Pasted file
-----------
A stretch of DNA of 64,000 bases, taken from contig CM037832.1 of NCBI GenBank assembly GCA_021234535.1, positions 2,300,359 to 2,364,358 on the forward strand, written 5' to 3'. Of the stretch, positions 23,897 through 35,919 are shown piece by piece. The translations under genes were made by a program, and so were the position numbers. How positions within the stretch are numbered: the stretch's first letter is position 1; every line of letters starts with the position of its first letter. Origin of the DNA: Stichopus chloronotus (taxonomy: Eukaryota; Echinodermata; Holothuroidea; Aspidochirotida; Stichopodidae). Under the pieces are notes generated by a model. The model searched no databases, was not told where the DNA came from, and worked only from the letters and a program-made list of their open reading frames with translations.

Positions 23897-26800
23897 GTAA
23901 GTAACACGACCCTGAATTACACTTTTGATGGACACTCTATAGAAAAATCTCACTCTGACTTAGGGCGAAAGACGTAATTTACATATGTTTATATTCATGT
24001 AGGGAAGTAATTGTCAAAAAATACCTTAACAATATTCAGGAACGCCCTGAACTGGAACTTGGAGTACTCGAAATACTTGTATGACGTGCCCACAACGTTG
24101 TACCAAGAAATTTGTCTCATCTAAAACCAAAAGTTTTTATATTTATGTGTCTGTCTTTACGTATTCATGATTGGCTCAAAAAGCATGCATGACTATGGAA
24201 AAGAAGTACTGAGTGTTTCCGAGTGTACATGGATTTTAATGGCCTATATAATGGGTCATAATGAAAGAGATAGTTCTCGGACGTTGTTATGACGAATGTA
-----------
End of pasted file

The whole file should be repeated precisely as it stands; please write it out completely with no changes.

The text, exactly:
A stretch of DNA of 64,000 bases, taken from contig CM037832.1 of NCBI GenBank assembly GCA_021234535.1, positions 2,300,359 to 2,364,358 on the forward strand, written 5' to 3'. Of the stretch, positions 23,897 through 35,919 are shown piece by piece. The translations under genes were made by a program, and so were the position numbers. How positions within the stretch are numbered: the stretch's first letter is position 1; every line of letters starts with the position of its first letter. Origin of the DNA: Stichopus chloronotus (taxonomy: Eukaryota; Echinodermata; Holothuroidea; Aspidochirotida; Stichopodidae). Under the pieces are notes generated by a model. The model searched no databases, was not told where the DNA came from, and worked only from the letters and a program-made list of their open reading frames with translations.

Positions 23897-26800
23897 GTAA
23901 GTAACACGACCCTGAATTACACTTTTGATGGACACTCTATAGAAAAATCTCACTCTGACTTAGGGCGAAAGACGTAATTTACATATGTTTATATTCATGT
24001 AGGGAAGTAATTGTCAAAAAATACCTTAACAATATTCAGGAACGCCCTGAACTGGAACTTGGAGTACTCGAAATACTTGTATGACGTGCCCACAACGTTG
24101 TACCAAGAAATTTGTCTCATCTAAAACCAAAAGTTTTTATATTTATGTGTCTGTCTTTACGTATTCATGATTGGCTCAAAAAGCATGCATGACTATGGAA
24201 AAGAAGTACTGAGTGTTTCCGAGTGTACATGGATTTTAATGGCCTATATAATGGGTCATAATGAAAGAGATAGTTCTCGGACGTTGTTATGACGAATGTA